Southern New Hampshire University
OL 442 – Professor David Miller
April 25, 2015
Final Paper: Data Security
With technology taking over businesses and costs rising higher by the year, having a solid data security policy in place is an extremely beneficial and important part of protecting an organization. Sinrod (2010) discusses how financially damaging data breaches can be for an organization, with an average cost of $6.75 million per incident in 2009.
Breaches can be expressed both in and out of the organization, with especially staggering statistics on employee theft. Dwyer (2014) states, “39 percent of data theft from businesses comes from company insiders. Even more ...view middle of the document...
If I were the Human Resources Manager of a bank, I would communicate the policy through a few different methods. First, similar to Spherion’s method, I would present the document(s) to employees upon onboarding for review and signature, and store the files in our employee file database (Jackson et al., 2014). Furthermore, it would be valuable to train new hires on data security for additional protection (Hass, 2010). If it were a brand new or amended policy, I would initiate a company-wide meeting to discuss its details and request both a written and verbal agreement. This would give employees an opportunity to ask questions, voice their concerns, and truly feel like they are being communicated to effectively.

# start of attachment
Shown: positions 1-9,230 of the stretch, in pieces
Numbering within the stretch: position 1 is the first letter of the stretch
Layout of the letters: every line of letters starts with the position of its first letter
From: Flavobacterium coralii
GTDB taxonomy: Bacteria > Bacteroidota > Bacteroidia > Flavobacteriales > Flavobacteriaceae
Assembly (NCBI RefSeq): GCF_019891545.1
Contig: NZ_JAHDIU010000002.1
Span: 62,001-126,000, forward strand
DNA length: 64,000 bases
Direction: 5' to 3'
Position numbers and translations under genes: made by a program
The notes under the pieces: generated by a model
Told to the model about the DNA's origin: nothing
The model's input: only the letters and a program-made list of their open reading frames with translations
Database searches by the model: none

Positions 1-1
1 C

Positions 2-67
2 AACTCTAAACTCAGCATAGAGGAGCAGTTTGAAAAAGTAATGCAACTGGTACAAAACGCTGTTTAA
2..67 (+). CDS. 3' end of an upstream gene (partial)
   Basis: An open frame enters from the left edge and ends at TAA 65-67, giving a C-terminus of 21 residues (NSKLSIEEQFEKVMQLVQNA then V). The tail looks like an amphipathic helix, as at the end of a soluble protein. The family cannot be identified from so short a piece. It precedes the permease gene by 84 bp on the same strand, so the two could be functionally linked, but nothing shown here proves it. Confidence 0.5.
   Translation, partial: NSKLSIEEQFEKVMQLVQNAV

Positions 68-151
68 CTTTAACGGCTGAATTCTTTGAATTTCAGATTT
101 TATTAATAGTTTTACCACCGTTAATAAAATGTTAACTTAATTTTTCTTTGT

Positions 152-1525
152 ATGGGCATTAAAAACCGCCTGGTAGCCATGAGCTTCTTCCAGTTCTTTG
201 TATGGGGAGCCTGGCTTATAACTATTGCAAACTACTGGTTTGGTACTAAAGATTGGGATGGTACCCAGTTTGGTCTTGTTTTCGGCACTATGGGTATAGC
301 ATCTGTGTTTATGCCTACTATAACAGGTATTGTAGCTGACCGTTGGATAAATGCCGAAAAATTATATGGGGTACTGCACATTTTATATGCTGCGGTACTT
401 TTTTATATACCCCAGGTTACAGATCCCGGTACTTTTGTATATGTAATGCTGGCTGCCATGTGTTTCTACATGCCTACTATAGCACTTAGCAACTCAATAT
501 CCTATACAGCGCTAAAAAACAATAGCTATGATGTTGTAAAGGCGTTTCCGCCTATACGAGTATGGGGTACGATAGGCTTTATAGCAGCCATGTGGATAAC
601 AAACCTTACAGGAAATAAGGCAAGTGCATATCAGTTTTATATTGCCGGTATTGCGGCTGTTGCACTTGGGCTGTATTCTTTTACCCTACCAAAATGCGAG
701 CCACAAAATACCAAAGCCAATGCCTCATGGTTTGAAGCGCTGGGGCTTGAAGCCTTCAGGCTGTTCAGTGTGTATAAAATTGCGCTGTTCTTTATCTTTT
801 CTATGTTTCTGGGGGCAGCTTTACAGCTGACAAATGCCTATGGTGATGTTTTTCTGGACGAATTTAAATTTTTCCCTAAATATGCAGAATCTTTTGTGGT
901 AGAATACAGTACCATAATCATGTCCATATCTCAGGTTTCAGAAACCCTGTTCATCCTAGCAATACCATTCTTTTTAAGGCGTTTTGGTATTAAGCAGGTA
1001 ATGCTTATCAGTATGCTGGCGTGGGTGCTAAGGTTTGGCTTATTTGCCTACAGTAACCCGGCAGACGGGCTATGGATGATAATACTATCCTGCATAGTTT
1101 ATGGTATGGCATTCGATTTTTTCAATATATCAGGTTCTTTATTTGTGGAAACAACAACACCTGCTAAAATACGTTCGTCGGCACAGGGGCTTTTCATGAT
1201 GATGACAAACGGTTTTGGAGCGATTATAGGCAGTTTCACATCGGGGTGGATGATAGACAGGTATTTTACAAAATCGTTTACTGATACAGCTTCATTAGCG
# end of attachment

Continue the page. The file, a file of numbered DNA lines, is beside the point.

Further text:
A data security policy for a bank should be extremely detailed, and include well thought out procedures for protecting such at-risk organizations. With overwhelming statistics on the high amount of data theft caused by a business’ very own staff, banks need to be especially careful on how they implement their policies. Morgan Stanley is the perfect example of how a single employee alone can cause an overwhelming amount of damage. Earlier this year, the financial services corporation terminated one of their own for stealing account names and numbers from about 10% of their clients (Gara, 2015).
Bank employees can breach data security through a number of methods and the company policy should take action to eliminate as many of these portals as possible (Hass, 2010). Some policies should include the inability to process family/friends’ transactions and disabling cell phone and personal email use during work hours (except for emergencies). I would also enable supervisory programs that can track employee work history and set web portal controls through organizational databases. Video surveillance would be an important addition to the physical security plan in order to conduct investigations in the event of an actual incident. Hard drives and USB sticks should be banned unless they are considered company property and used appropriately. Since email monitoring tends to be controversial, it might be beneficial to look into software programs that can trace anything communicated through company technology that would be considered a threat instead of monitoring every keystroke.
It is important to note new employees and existing employees can be handled a bit differently when issues of data security arise. As with any data breach, investigation should be done and causation should be identified (Snider, 2013). It’s...